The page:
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Thermal coal prices to stay weak through 2015

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World Coal,

Weakness in thermal coal prices will extend into 2015, according to the latest Global Energy Weekly report from Bank of America Merrill Lynch. The bank has cut its average Newcastle price forecast for next year to US$65/t from US$ 3/t on the back of a growing physical surplus.

The [supply/demand] balance is on soft demand from China and continued strong mine ramp-ups around the world,” the bank said. “A new 6% import tax on Australian supplies into China may further depress Newcastle prices. Still, at US$65/t Newcastle prices are not low enough to force production cuts in Australia, as the vast majority of production earns enough to cover variable case costs as long as prices stay about US$55/t”.

The bank also warns that prices could fall further should global seaborne demand disappoint by more than two percentage points relative to its 2% growth forecast: “With very little room for further US export cuts […] prices could fall to US$55/t and stay there for a considerable time to force production cuts in Australia.”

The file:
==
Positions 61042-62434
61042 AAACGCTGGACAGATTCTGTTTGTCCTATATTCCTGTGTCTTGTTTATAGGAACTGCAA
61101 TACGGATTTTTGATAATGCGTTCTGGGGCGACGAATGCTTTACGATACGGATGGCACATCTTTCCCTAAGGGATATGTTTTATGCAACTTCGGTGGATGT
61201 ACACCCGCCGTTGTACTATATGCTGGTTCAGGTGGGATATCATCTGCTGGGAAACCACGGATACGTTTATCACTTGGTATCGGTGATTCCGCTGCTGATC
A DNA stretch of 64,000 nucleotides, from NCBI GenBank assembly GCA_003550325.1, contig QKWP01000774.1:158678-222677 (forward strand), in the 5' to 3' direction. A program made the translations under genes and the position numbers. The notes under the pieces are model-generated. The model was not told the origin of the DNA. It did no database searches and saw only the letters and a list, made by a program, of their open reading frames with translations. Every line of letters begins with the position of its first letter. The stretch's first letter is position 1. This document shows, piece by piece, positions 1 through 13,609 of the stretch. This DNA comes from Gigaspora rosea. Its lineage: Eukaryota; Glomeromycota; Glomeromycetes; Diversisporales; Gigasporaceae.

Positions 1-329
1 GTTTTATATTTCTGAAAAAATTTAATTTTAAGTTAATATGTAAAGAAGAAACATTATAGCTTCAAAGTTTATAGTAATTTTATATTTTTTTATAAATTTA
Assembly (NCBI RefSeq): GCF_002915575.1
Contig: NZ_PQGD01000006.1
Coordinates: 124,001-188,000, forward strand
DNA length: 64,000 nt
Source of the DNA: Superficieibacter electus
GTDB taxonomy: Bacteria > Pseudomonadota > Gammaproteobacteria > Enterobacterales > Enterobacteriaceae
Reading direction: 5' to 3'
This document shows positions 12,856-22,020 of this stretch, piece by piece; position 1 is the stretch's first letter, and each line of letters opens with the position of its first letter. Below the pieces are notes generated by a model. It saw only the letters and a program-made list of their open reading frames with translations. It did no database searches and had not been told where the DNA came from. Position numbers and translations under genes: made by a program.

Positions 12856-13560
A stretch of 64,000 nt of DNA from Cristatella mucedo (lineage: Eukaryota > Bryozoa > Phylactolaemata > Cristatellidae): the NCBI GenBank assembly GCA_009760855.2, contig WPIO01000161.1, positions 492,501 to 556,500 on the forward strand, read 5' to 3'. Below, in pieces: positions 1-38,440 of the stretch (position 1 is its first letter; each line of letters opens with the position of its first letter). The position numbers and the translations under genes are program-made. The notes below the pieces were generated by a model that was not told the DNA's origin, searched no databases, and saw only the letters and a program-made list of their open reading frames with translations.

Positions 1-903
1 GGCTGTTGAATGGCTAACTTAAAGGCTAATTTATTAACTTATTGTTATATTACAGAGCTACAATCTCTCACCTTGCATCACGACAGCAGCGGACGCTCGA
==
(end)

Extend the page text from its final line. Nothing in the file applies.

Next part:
“A potential negative demand shock could come from disappointing global economic growth or further protectionist policies from China,” the bank continued, “and add some downside risk to our average forecast.”

Beyond next year, however, and the bank sees a more balanced market with a small deficit that grows into a larger deficit in 2017. “The downside risk to seaborne thermal coal prices starts to dissipate in 2016 and we expect forward prices to rise at that point […] to average US$72/t and US$82/t in 2016 and 2017 respectively,” the bank concluded.

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